Foreign policy debate is actually the least influential of the three major debates held during a presidential election.
The third and final debate of the US presidential campaign has begun, with Democratic incumbent Barack Obama and his Republican rival Mitt Romney due to discuss foreign policy.
The candidates shook hands on stage at Lynn University in Boca Raton, Florida before their last head-to-head, which pundits said may prove decisive, with opinion polls predicting an extremely close vote on November 6.
With 15 days to go until Americans vote on November 6, the stakes are high as the pair run neck and neck in the polls.
Al Jazeera’s Alan Fisher, reporting from Boca Raton, said that foreign policy is a key issue for voters.
“The idea that Americans don’t pay attention to foreign policy [has been] blown apart by another poll which says 92 per cent of them are interested or very interested in America’s place in the world,” he said.
“Both men know the importance of this and are willing to bank any advantage they can get this late in the campaign.”
According to a NBC/Wall Street Journal poll, which came out on Sunday, both men are tied at 47 per cent.
The nationwide poll, which was conducted after last Monday’s presidential debate, re-inforced the perception of the race as a cliffhanger.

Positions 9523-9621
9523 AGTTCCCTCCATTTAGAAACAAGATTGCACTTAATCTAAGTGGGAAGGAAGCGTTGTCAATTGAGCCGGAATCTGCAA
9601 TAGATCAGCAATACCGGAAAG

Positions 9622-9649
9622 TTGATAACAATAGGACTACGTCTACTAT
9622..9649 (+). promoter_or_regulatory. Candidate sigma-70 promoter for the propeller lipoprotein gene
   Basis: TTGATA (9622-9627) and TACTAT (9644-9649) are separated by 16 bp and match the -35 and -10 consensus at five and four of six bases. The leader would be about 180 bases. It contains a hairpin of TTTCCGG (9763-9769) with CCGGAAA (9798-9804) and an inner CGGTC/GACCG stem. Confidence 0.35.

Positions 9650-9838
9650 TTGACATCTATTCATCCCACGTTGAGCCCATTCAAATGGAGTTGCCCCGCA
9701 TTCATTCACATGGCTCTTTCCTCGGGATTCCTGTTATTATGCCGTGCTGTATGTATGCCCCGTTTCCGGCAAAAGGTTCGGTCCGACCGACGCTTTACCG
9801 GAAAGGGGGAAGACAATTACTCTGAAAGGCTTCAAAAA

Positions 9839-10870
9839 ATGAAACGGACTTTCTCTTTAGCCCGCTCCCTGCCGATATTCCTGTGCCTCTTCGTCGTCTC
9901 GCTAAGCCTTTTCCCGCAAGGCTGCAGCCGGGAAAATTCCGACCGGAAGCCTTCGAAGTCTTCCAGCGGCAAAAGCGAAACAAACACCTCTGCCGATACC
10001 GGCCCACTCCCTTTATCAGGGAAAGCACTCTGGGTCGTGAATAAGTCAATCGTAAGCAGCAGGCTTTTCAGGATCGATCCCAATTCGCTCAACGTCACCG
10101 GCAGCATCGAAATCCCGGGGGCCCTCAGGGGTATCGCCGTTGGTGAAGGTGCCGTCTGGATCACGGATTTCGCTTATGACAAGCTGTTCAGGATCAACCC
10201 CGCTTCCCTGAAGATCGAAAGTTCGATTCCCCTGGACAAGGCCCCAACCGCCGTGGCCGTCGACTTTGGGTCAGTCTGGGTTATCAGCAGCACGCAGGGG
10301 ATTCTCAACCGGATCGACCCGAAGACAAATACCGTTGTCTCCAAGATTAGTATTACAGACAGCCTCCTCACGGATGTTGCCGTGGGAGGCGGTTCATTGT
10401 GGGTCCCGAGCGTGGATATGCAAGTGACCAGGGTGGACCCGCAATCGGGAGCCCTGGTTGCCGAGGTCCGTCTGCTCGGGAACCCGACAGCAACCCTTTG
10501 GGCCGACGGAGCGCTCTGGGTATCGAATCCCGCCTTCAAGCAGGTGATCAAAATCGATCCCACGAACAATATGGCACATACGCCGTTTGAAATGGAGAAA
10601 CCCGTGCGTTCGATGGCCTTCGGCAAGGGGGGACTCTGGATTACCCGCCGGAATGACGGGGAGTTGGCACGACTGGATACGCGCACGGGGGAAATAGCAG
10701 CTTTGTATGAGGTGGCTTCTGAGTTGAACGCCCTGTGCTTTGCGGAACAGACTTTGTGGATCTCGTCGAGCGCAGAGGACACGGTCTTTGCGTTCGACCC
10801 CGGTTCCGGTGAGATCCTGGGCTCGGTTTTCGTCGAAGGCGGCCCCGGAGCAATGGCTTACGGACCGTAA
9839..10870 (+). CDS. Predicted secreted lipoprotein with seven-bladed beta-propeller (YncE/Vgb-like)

It showed “a little bit of a lead” for Romney among the critical “battleground” states as a group, NBC correspondent Chuck Todd said on the network’s “Meet the Press” programme.
Among a larger sample of registered voters, Obama led Romney 49 per cent to 44 per cent, the Wall Street Journal said in a report on the poll on its website.
The final debate is crucial for both candidates as Romney entered the first debate in Denver on October 3 with a strong performance which changed the course of the race, vaulting him back into an even position in the polls with Obama.
Then, Obama was ruled the narrow winner of the second encounter on October 16 when he got the better of Romney in a testy exchange.
His campaign halted the slide but it was not enough to edge ahead in the polls.
Monday’s debate is the last major chance for Romney and Obama to be seen by millions of voters before Election Day.
More than 60 million viewers watched each of their previous two encounters.
Despite a reputation for being wooden, Romney has shown an ability to rise to the occasion and perform well on stage.
Foreign policy credentials
The incumbent Democrat seems to have the upper hand on foreign policy since he has been in charge of US national
security for nearly four years.
Obama gets credit for the mission that led to the killing of Osama bin Laden and for pulling troops from Iraq.
Romney, a former governor of Massachusetts, whose trip abroad in July to London, Jerusalem and Poland was marked by missteps.
Romney has to assure voters he is a credible alternative to the president on the world stage.
Romney has promised to tighten the screws over Iran’s nuclear programme and accused Obama of “leading from behind” as Syria’s civil war expands and setting up a politically timed exit from the unpopular Afghanistan war.
The Republican is likely to bring up a report that the United States and Iran agreed in principle to hold bilateral negotiations to halt what Washington and its allies say is a plan by the Islamic Republic to develop nuclear weapons.
The debate will be divided into six segments: America’s role in the world; the war in Afghanistan; Israel and Iran; the changing Middle East; terrorism; and China’s rise.